We didn't feel them in Santa Rosa.
My spouse and I haven't always been so lucky with earthquakes, though. There were a number of shakers while we lived in Southern California, not as low in magnitude nor as shallow, not hot-spring-triggered. One that rattled me thoroughly came around 6 AM, while I was at work on the third floor of an office building, the only person in the building at that hour.
Another time, we and some friends were watching a Los Angeles evening news broadcast when the desks, lights, and equipment on the TV screen suddenly began to swing wildly. Like some do with thunder, we began counting seconds: "One-a-thousand, two-a-thousand...." The count told us when to expect the earth-wave to hit central Orange County and us.
Quakes usually provide no warning. One second the ground is solid; the next, it is a quivering, heaving uncertainty beneath your feet. When you expect it, you can ride the wave like a surfer, balancing over its crest. But more commonly, it destroys your balance and ruptures your sense of rightness. The earth shouldn't gallop like a horse, darn it!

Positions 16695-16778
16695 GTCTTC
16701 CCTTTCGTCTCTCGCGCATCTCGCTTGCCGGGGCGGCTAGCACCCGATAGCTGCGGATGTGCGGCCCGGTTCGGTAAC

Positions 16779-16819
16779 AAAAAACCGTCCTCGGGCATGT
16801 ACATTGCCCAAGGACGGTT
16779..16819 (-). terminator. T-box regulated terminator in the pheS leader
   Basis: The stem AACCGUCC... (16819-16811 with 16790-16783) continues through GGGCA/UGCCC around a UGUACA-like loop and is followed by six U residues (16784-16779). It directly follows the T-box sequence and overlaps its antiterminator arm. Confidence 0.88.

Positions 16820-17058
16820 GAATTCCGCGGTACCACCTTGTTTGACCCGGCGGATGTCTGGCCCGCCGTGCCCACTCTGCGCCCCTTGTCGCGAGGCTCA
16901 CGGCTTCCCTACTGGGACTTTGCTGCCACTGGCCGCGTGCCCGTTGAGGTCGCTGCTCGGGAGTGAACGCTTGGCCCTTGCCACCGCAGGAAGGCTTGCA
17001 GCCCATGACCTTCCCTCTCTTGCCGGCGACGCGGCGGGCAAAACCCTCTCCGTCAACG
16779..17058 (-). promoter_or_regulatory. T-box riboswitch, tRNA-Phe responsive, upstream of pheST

When I read the prompt for this week's Carrot Ranch Flash Fiction Challenge, I knew that however much "a gallop" means horses to others, for me, it brings to mind an earthquake's motion:
February 24, 2016 prompt: In 99 words (no more, no less) write a story about galloping. It doesn’t have to be about horses. Is galloping a burst of energy, a run for freedom? Or is it a sense of urgency that borders on anxiety to get tasks accomplished? Explore the motion in different ways — a galloping stride, a galloping relationship or a galloping mind.
California Night MareDeep in sleep, I am enjoying a pleasant dream, galloping down a beach, bareback on a white horse with a scarlet mane. The slow-motion rhythm of its pounding hooves speeds up suddenly, bringing my heart to a matching gallop.
With a start, I bounce from the dream to irritable semi-consciousness. The horse's hoof-beats have transformed into the rattle of the bed's bookcase headboard against the wall. "Darn it, hon," I grumble, eyes still closed, "Can't you just slide into bed instead of bouncing around?"
Distant from the doorway, a shaky voice answers. "I'm not in bed. It's an earthquake!"